Spotlight On: Selenium

Selenium is a nonmetal that has been said to exhibit anticancer properties in numerous studies, including this 1997 study in the journal Nutrition and Cancer. However, do products containing selenium help the skin?

Selenium as an antioxidant and anti-inflammatory ingredient

According to Dr. Jeannette Graf in Cheryl M. Burgess’ Cosmetic Dermatology textbook, “Selenium’s protective ability lies in its essential role as a cofactor in the formation of the important protective enzyme glutathione peroxidase.” Selenium is also anti-inflammatory, as has been demonstrated from its ability to inhibit skin-damaging UV-induced inflammatory cytokines in this 2002 study by Greul et. al.

Selenium does not prevent skin cancer, but does help prevent lung, colorectal, and prostate cancers

A Nutritional Prevention of Cancer trial conducted among individuals at a high risk of nonmelanoma skin cancer reported in Cheryl M. Burgess’ Cosmetic Dermatology textbook demonstrated that selenium supplementation is ineffective at preventing skin cancer and basal cell carcinoma, and probably increases the risk of squamous cell carcinoma and total nonmelanoma skin cancer. However, the dosages taken by these individuals was not reported in the textbook.

On the contrary, the NIH reports here that, while selenium supplementation with 200 micrograms per day does not decrease the risk of skin cancer, it does decrease the risk of other cancers, including lung, colorectal, and prostate cancers.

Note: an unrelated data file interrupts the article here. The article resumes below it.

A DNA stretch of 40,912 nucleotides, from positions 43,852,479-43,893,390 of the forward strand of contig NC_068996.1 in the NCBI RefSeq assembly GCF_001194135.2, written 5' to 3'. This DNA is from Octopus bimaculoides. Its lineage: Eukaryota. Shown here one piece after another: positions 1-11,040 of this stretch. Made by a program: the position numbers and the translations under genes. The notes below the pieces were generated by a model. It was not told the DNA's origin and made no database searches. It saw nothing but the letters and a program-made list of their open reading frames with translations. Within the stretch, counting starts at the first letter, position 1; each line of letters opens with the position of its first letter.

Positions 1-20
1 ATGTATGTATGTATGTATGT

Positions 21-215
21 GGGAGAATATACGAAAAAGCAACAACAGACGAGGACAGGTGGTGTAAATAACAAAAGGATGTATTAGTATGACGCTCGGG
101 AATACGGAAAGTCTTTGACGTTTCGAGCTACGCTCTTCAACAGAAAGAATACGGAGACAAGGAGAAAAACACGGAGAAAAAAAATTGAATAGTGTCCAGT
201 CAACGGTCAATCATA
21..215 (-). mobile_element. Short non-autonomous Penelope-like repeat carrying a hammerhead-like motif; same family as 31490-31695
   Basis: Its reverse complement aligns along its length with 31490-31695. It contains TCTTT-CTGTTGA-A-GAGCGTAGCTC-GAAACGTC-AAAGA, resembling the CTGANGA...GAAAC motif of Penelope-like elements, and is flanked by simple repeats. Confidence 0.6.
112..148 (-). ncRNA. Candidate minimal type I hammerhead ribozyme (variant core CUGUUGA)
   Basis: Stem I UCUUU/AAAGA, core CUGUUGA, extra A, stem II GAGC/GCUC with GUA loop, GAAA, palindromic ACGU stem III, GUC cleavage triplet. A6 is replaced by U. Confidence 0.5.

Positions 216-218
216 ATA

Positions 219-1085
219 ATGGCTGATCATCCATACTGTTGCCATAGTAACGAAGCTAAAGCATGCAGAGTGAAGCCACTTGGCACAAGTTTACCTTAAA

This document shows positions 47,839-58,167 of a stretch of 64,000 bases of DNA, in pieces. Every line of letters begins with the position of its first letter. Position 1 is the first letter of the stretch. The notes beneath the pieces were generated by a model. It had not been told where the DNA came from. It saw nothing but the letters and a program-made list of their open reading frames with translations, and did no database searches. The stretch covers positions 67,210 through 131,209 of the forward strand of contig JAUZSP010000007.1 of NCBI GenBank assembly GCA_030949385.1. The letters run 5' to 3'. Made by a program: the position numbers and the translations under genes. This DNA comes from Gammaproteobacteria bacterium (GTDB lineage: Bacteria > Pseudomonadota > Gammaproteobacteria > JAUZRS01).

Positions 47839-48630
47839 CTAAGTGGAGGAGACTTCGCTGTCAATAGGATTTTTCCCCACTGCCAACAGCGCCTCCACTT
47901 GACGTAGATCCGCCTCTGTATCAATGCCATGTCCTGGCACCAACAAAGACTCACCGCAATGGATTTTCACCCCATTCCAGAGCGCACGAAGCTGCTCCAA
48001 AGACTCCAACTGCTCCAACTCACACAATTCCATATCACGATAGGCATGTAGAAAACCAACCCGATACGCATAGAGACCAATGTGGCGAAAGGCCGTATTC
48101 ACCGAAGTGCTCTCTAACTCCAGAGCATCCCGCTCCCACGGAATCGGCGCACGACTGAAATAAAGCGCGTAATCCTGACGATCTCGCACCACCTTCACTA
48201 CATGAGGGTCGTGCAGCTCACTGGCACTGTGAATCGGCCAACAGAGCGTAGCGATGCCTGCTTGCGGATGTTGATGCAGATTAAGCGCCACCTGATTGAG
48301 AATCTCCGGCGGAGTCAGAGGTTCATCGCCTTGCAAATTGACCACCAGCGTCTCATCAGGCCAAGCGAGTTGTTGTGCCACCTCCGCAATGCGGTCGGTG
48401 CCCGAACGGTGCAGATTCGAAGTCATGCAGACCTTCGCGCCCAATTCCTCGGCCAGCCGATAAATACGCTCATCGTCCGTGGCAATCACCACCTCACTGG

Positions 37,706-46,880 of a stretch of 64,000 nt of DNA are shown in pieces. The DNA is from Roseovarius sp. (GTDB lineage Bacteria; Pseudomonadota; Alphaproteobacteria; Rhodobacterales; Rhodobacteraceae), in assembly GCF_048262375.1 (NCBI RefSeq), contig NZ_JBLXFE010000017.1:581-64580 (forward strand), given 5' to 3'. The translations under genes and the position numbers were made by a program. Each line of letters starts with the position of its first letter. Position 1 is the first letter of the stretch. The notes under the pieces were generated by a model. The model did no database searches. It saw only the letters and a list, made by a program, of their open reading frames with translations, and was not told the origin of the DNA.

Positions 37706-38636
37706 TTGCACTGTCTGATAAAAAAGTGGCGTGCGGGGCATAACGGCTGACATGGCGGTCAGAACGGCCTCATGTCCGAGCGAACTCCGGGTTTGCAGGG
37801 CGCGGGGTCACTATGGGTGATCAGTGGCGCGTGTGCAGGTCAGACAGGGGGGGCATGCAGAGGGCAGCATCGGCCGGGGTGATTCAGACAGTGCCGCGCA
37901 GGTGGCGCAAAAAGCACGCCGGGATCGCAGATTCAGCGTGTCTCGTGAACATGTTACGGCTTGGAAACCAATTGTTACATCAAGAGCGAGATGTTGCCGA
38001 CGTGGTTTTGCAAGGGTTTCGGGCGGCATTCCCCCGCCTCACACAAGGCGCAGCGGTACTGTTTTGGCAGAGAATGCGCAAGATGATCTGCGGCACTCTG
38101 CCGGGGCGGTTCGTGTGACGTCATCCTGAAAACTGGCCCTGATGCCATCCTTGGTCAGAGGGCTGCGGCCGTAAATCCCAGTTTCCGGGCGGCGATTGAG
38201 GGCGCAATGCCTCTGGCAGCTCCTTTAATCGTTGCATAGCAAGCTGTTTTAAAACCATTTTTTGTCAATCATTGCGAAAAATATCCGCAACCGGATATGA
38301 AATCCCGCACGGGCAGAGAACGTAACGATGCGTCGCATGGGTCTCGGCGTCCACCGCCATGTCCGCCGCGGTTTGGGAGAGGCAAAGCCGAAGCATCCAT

Is selenium effective in skin care products?

According to Dr. Jeannette Graf, selenium applied topically does not penetrate the skin well, so the beneficial antioxidant and anti-inflammatory properties would not be exhibited if selenium is incorporated into skin care products. However, selenium in selenomethionine form penetrates the skin and is therefore bioavailable. Selenomethionine is available in the Murad APS Youth Builder Supplement.

Recommended daily allowance of selenium

The recommended daily allowance for selenium for men and women is 55 micrograms/day, and the upper limit is 400 micrograms per day. Sources of selenium include nuts, meat, oatmeal, and pasta. To estimate daily selenium intake from food and supplementation, an excellent table from the NIH is available here.


For the average adult, selenium intake of 55 micrograms per day is recommended, 200 micrograms has been shown to prevent lung, colorectal, and prostate cancers, and 400 micrograms is the upper limit not to be exceeded. Although selenium does not prevent skin cancer and may increase the risk of squamous cell carcinoma and total nonmelanoma skin cancer, according to the NIH, selenium is still beneficial, as selenium exhibits potent antioxidant and anti-inflammatory properties. When included in topicals, selenium should be in selenomethionine form to be bioavailable. Overall, a good ingredient, just keep daily allowances within FDA bounds until further research following up the disturbing Nutritional Prevention of Cancer study becomes available.

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by Nicki Zevola

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